Robert Mugabe has died at the age of 95. The cause of death of the former president of Zimbabwe has not been revealed.
On Friday, the current president of Zimbabwe, Emmerson Mnangagwa, who was then vice-president during Mugabe’s term, posted a tweet saying: “It is with the utmost sadness that I announce the passing on of Zimbabwe’s founding father and former President, Cde Robert Mugabe.”
“Cde Mugabe was an icon of liberation, a pan-Africanist who dedicated his life to the emancipation and empowerment of his people. His contribution to the history of our nation and continent will never be forgotten. May his soul rest in eternal peace,” added Mnangagwa.
“He’s a man who believed himself, he’s a man who believed in what he did and he is a man who was very assertive in whatever he said. This was a good man,” said Deputy Information minister Energy Mutodi.
There have been rumors of Mugabe’s failing health after reports of his stint at a Singapore hospital. In early August, it was reported that Mugabe was under observation after being at a Singaporean for four months. The details of his ailment were not revealed.
“Unlike in the past when the former President would require just a month for this, his physicians this time around determined that he be kept under observation for much longer,” Mnangagwa said in early August regarding Mugabe’s condition.
For his loyal followers and supporters, he was a revered leader who was an important figure in the country’s independence. However, to his critics, he was a dictator who persecuted his opponents and ran his country to the ground in order to retain power.
Before embarking on his political career, Robert Mugabe focused on his education. He won a scholarship to the University of Fort Hare in South Africa. In 1952, he returned home but he later moved to Northern Rhodesia (now Zambia) and Ghana.
In his return to Rhodesia in 1960, he worked as a public secretary of the National Democratic Party. He quickly gained influence and advocated for violence to be used to end the white rule in the country. He went on to co-found the Zimbabwe African National Union (ZANU) with Ndabaningi Sithole in Tanzania after he had to flee Rhodesia.
After returning to Rhodesia in 1963, he was arrested and he was imprisoned for 11 years. In 1974, Mugabe was released and went on to lead the guerilla movement, Zanu PF. When the war ended in 1979, Mugabe returned home and led the newly independent Zimbabwe. He became its Prime Minister from 1980 to 1987.
“The phase we are entering, the phase of independence should be regarded as a phase conferring upon all of us — the people of Zimbabwe — whether we are black or white — full sovereignty, full democratic rights,” Mugabe said in 1980 when he became the country’s first post-independence prime minister.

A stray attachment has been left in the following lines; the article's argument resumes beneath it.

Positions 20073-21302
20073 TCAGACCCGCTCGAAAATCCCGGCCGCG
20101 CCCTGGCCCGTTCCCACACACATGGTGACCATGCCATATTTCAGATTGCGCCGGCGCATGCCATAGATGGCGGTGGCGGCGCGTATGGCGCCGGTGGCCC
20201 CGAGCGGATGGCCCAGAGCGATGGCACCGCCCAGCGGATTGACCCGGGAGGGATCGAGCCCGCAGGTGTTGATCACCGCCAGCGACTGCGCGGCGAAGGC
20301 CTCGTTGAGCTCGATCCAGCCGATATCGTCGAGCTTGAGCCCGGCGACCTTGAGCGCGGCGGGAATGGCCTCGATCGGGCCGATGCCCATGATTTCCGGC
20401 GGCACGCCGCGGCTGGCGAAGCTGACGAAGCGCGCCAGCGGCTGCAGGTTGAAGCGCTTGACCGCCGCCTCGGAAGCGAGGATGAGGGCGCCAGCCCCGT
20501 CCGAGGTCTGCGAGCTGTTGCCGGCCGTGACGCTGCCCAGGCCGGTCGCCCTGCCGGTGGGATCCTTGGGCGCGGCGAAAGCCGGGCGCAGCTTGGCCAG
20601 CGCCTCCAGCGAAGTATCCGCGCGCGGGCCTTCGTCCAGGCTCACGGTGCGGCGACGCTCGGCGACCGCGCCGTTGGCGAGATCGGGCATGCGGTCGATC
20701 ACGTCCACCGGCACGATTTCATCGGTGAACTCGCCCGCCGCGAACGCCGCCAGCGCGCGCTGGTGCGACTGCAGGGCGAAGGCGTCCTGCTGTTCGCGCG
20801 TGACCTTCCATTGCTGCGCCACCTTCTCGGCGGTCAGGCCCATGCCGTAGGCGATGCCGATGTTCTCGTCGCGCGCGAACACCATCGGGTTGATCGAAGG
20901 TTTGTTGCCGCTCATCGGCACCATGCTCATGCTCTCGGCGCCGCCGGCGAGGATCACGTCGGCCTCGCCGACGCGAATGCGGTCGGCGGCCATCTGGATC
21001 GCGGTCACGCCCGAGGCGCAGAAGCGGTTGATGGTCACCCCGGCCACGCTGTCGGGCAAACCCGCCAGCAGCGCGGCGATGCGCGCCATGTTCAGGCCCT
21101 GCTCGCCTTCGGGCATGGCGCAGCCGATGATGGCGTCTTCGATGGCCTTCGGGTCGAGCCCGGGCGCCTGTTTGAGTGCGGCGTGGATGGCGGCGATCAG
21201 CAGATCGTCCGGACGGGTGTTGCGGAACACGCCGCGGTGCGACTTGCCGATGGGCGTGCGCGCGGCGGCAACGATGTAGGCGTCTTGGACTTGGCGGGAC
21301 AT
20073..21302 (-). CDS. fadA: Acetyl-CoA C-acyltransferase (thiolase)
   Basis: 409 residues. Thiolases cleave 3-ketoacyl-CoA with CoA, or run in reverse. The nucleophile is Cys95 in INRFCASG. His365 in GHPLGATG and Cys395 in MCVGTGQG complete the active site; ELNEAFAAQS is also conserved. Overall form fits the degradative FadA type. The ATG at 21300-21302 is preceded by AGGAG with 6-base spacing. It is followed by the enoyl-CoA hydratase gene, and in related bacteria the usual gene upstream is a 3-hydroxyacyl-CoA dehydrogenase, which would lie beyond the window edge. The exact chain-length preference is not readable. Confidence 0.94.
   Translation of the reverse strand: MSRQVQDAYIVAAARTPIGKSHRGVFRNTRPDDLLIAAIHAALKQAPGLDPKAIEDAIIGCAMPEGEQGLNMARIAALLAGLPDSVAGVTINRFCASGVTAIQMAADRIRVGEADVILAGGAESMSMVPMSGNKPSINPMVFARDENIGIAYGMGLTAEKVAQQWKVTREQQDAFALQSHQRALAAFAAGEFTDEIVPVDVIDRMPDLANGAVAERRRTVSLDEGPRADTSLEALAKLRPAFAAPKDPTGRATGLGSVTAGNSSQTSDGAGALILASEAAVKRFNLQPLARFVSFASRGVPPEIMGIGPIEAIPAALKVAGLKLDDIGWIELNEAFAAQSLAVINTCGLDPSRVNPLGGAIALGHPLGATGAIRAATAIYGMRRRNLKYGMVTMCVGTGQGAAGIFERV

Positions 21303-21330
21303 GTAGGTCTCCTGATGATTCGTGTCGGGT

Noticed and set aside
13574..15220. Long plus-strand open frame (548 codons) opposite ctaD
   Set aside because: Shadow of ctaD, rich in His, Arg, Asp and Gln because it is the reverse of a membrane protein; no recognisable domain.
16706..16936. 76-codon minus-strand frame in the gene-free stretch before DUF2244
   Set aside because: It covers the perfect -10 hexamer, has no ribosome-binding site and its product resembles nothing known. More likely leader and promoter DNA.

During this time, Zimbabwe’s future was looking promising. However, there were still existing divisions. Mugabe strengthened his party’s hold on the country and he violently cracked down on his opponents which resulted in thousands of deaths. He amended the country’s constitution and made himself president in 1987.
Despite the internal conflicts, Zimbabwe’s economy was doing well. However, the government revised the laws and enacted a land reform program that became the catalyst for the country’s decline.
Over the years, the country faced more economic turmoil as a result of political chaos, hyperinflation, and isolation.
In 2000, Mugabe and his party, ZANU-PF party lost in the election. This was their first major defeat since coming into power. This drove Mugabe to take extreme measures to stay in power.
In the years that followed, he charged opposition leaders and pushed for tougher laws aimed at suppressing public dissent and independent media.
In 2008, he was forced to power share with the opposition leader, Morgan Tsvangirai. As the country’s economy continued to dwindle, Mugabe refused calls for him to step down. He once famously said: “Only God who appointed me will remove me not the MDC, not the British.”
Mugabe was re-elected in 2013 with a solid majority win. The opposition alleged widespread fraud in the elections. In November 2017, he fired then-vice president Emmerson Mnangagwa to make way for his second wife, Grace Marufu, to succeed him.
In the same month, Zimbabwe’s military took control and this forced Mubage to resign as president after ruling the country for 37 years.